How Much does Downtime Cost your Business?

How Much does Downtime Cost your Business?

When was the last time you experienced a power outage at work? How long did it take before work resumed as normal? Did this prevent potential sales, inhibit the completion of a project, or cause a delay in production? The obvious answer is yes, but can you put a monetary value on this lost time? Statisticians have done this exact thing, allowing businesses to determine the estimated cost of downtime. We’ll share some of the basics with you.

Causes of Downtime

System Outages: This usually involves the failure of some type of critical application that leads to the inability to use the application, and possibly the loss of data associated with the application.

Internet Outages: Regardless of your business infrastructure or computer applications, if your internet service goes down, you can’t conduct business as usual. Weather disturbances or downed electrical poles are the most likely causes.

Mis-configurations: Most IT departments implement small changes to the configuration of a system on a fairly regular basis. When these changes are done manually, errors occur, and downtime is usually the result.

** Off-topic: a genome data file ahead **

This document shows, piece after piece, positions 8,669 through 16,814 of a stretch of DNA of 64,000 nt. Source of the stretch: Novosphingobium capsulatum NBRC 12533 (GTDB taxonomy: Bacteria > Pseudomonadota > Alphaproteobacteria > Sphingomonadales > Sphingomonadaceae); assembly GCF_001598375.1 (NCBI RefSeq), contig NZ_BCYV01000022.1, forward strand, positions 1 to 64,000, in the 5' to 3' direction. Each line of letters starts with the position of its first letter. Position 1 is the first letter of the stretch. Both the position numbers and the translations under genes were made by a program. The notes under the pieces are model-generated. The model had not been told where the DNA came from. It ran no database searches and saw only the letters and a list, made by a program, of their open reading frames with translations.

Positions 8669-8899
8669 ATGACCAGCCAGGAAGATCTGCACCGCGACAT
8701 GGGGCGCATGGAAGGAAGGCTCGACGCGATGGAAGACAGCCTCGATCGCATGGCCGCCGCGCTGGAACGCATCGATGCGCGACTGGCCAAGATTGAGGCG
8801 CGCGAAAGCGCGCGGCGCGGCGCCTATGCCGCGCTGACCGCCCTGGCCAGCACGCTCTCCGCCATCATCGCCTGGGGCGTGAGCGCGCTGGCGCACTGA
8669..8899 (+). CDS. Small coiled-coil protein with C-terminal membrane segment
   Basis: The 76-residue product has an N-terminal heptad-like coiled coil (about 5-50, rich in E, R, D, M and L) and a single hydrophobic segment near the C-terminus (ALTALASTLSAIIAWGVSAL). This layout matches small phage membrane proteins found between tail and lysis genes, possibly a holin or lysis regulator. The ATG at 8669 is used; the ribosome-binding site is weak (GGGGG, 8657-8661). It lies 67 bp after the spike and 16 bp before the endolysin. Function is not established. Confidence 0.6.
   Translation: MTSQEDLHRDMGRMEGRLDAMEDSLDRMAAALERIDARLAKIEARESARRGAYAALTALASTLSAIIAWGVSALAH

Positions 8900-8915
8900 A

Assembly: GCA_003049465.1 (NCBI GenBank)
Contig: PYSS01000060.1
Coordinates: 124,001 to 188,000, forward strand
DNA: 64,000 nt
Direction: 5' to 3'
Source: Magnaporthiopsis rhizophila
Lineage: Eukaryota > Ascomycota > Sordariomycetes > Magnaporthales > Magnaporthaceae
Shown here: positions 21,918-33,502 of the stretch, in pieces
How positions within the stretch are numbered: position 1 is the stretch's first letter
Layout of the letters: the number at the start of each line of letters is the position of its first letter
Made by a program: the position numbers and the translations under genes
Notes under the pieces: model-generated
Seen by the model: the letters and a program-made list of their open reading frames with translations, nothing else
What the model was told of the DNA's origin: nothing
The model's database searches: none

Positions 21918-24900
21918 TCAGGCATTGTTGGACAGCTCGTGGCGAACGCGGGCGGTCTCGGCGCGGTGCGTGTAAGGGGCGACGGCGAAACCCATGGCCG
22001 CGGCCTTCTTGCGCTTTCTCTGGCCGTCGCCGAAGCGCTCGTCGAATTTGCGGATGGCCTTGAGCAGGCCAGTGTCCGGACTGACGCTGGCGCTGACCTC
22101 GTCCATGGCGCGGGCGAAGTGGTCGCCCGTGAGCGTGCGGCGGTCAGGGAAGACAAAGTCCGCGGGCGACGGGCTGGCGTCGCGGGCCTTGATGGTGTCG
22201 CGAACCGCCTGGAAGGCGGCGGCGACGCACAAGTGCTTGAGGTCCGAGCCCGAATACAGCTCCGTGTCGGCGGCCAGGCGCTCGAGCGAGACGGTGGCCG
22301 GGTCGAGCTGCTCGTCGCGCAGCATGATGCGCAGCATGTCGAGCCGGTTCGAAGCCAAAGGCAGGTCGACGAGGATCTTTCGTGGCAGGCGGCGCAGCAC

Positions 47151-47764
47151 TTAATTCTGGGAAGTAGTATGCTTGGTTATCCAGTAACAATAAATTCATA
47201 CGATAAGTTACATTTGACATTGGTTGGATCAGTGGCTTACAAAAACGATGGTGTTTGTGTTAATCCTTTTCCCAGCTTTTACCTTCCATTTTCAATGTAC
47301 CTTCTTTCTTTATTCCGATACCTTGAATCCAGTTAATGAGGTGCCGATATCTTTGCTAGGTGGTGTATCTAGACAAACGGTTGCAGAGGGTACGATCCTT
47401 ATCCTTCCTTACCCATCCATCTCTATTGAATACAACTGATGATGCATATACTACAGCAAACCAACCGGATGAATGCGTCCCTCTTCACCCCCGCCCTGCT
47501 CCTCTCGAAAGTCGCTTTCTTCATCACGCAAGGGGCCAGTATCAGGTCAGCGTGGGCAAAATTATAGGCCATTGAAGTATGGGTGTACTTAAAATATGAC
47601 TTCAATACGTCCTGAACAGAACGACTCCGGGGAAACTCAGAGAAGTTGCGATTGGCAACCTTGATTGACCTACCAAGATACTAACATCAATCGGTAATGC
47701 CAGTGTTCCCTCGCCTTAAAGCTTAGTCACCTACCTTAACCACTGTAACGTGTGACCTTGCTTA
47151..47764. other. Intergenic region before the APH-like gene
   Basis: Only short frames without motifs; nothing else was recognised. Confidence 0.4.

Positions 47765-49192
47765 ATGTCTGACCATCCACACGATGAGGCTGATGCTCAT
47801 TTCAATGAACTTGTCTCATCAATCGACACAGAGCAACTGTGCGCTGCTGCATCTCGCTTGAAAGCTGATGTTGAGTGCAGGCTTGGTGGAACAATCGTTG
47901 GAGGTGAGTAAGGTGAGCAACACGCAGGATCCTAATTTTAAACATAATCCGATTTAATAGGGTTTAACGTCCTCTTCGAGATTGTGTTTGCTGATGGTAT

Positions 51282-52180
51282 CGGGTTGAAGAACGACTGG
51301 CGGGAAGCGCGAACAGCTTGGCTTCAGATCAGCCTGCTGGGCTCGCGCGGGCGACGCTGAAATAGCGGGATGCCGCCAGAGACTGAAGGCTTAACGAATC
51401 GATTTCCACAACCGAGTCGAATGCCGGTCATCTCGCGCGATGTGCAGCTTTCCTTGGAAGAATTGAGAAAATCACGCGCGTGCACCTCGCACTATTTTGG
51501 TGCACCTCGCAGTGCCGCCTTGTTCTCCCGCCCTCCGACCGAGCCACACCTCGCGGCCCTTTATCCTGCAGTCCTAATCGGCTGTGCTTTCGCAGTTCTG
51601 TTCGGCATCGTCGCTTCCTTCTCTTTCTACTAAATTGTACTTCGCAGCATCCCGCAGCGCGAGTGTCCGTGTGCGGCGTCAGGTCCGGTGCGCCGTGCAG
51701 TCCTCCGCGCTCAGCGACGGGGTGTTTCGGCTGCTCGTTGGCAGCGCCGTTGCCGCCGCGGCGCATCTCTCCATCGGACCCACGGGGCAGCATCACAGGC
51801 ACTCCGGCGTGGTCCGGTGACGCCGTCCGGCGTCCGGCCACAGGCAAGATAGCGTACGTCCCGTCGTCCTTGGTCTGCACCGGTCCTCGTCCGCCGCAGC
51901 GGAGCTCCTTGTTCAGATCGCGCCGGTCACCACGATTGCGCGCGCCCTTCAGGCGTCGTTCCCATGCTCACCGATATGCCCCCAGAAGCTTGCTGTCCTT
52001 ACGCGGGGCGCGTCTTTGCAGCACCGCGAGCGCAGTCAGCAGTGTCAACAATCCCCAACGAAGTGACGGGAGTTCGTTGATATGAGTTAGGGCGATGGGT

Cost per Year

Fortune 500 Companies: If you calculate a hour and a half of downtime per week and multiply it the average wage per hour, including benefits, the total cost of this downtime for companies is close to $46 million a year.

Cost per Hour

US Businesses: When surveyed, businesses indicated an average of 14 hours of IT downtime each year. Just over 35% believed their company lost $25,000 per hour in revenue, while 10% felt they lost $150,000 or more per hour.

Cost per Minute

Data Centers: The average cost for an unplanned outage is $5,000 per minute. However, some may lose as much as $11,000 per minute.

Non-Monetary Costs

Money isn’t the only thing you lose with downtime. When customers can’t access your site, complete orders, or reach you over the phone, they turn to competitors. This causes a loss in revenue, but also a loss in reputation. The more you can limit downtime, the more you can encourage customer loyalty.

Quick Calculation

If you really want to know the cost of downtime for your business, use this equation:

Lost Revenue = (growth rate/total yearly business hours) x percentage impact x number of outage hours

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